BEIJING -- A breast cancer patient surnamed Zhou in a hospital in Chengdu, Sichuan province, said she is grateful for the reduced costs of cancer drugs.
Zhou said she used to pay over 30,000 yuan ($4,500) each month for the drug Herceptin. "Since the price dropped and my insurance now reimburses the cost, I feel like a weight has been lifted off my shoulders."
The cost and short supply of cancer drugs have been a longstanding public concern in China.
To alleviate these concerns, the government has introduced policies to address the issue while experts have called on domestic pharmaceutical enterprises to invest more in research and innovation and make more cancer drugs available for the patients.
From May 1, import tariffs have been lifted on all common drugs including cancer drugs and cancer alkaloid-based drugs.
This is one of the government"s latest efforts to make medical care more affordable and accessible to citizens.
In July 2017, the country included 15 tumor-targeting medicines into its list of medically insured drugs and reduced their prices. The list covers a majority of the most frequently used cancer drugs.
Prices of some medicines have dropped remarkably. In Hunan province, the price of each vial of Herceptin decreased from 17,600 yuan to 7,600 yuan, and the price of each vial of Fulvestrant, also used to treat breast cancer, dropped from 11,500 yuan to 4,800 yuan.
The newly-formed State Medical Insurance Administration said it would further cut the price of cancer drugs on the list via public bidding and procurement.
And medical insurance institutions and pharmaceutical enterprises should negotiate before more cancer medicines, currently not on the list, are included and covered by the insurance.
Meanwhile, the State Drug Administration (SDA) is expediting the approval of cancer drugs. For example, the approval of the marketing of human papillomavirus (HPV) 9-valent vaccine was shortened to just eight days.
According to Jiao Hong, head of the SDA, the administration will fast-track more imported cancer medicines for approval so these medicines can enter China one to two years earlier.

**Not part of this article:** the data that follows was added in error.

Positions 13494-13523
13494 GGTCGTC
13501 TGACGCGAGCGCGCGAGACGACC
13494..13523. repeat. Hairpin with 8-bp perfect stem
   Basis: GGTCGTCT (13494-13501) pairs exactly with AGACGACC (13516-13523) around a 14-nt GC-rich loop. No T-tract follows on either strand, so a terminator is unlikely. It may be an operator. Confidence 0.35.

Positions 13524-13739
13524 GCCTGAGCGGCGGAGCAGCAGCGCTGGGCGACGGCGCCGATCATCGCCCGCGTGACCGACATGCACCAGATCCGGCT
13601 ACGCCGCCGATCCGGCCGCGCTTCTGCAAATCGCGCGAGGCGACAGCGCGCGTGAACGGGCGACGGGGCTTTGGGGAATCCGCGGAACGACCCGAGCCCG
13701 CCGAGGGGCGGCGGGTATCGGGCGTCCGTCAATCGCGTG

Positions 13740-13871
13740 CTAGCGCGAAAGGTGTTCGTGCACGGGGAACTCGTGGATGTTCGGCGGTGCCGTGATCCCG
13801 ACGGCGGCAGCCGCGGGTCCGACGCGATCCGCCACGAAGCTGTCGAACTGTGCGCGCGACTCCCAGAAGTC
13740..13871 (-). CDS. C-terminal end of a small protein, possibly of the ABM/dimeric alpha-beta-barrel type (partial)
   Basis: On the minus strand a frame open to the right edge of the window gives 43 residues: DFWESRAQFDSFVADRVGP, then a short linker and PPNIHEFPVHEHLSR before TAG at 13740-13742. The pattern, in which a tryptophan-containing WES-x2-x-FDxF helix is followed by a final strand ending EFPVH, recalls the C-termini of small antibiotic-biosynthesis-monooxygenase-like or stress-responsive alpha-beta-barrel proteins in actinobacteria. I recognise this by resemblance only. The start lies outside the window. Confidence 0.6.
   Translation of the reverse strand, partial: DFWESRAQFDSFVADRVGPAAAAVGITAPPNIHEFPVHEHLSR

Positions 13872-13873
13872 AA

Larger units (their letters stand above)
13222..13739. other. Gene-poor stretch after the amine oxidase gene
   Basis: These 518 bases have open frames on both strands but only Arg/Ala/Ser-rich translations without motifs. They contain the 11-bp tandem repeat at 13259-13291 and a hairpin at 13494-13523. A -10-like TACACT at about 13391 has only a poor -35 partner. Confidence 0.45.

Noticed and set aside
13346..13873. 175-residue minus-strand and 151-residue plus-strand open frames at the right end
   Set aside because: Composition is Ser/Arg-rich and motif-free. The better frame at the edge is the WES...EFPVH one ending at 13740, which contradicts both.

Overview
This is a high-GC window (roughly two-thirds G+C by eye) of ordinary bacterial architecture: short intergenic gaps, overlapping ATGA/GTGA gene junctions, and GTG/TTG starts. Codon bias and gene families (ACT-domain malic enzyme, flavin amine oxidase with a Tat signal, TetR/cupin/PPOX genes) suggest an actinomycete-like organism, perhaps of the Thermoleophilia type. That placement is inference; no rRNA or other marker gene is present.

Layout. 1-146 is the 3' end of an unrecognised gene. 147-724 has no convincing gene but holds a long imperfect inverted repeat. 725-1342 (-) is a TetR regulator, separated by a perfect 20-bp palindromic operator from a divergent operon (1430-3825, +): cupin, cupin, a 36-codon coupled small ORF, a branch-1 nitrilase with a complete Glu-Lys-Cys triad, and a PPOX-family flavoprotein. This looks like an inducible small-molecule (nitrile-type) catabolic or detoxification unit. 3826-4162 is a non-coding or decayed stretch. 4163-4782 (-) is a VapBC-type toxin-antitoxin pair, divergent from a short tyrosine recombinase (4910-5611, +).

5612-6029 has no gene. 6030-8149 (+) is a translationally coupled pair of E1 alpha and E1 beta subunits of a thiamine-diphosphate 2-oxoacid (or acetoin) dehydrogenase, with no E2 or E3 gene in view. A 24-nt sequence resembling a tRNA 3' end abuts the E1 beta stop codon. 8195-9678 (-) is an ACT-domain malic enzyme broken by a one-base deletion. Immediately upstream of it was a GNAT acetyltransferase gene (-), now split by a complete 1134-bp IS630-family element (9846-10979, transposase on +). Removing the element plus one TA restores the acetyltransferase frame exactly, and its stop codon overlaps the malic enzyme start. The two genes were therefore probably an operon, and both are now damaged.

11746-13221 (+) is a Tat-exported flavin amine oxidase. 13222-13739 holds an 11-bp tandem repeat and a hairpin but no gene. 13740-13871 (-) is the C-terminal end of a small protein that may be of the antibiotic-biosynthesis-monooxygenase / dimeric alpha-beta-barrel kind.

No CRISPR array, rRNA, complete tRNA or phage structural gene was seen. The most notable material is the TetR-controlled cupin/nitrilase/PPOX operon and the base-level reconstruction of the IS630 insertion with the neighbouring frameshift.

With the prices of cancer drugs substantially declining, demands are exploding nationwide, resulting in a shortage of some drugs in a few areas.
"The key to minimizing cost and reliance on imported cancer drugs is to raise our capability in research and development," said Zeng Yixin, vice director of the National Health Commission.
Data published by the National Cancer Center (NCC) showed that China saw 3.8 million new cases of malignant tumors and 2.3 million cancer-related deaths in 2014.
"Such a large population of cancer patients cannot rely solely on imported cancer medicines," said Shi Yuankai, deputy director of NCC. "China must advance the innovation capacity of its own pharmaceutical enterprises to meet the demand."
China has more than 4,000 pharmaceutical producers, of which over 90 percent produce generic drugs.
With policies to encourage drug research and innovation in recent years, China is forging ahead to make innovative drugs.
Independently developed domestic drugs, such as lung cancer-targeting drug Conmana and gastric cancer-targeting drug Apatinib, now offer a cheaper alternative to the more expensive imported drugs.
In June, HYML-122, a drug targeting acute myeloid leukemia, was approved by the SDA for a clinical trial. It was developed by a research team from Hefei Institute of Physical Science. If the trial is successful, the drug will be put into clinical use in five years.
Liu Qingsong, the team leader, said they are striving to make cancer as controllable as chronic diseases like high blood pressure and diabetes. "Our goal is to enable cancer patients to live a normal and fulfilling life."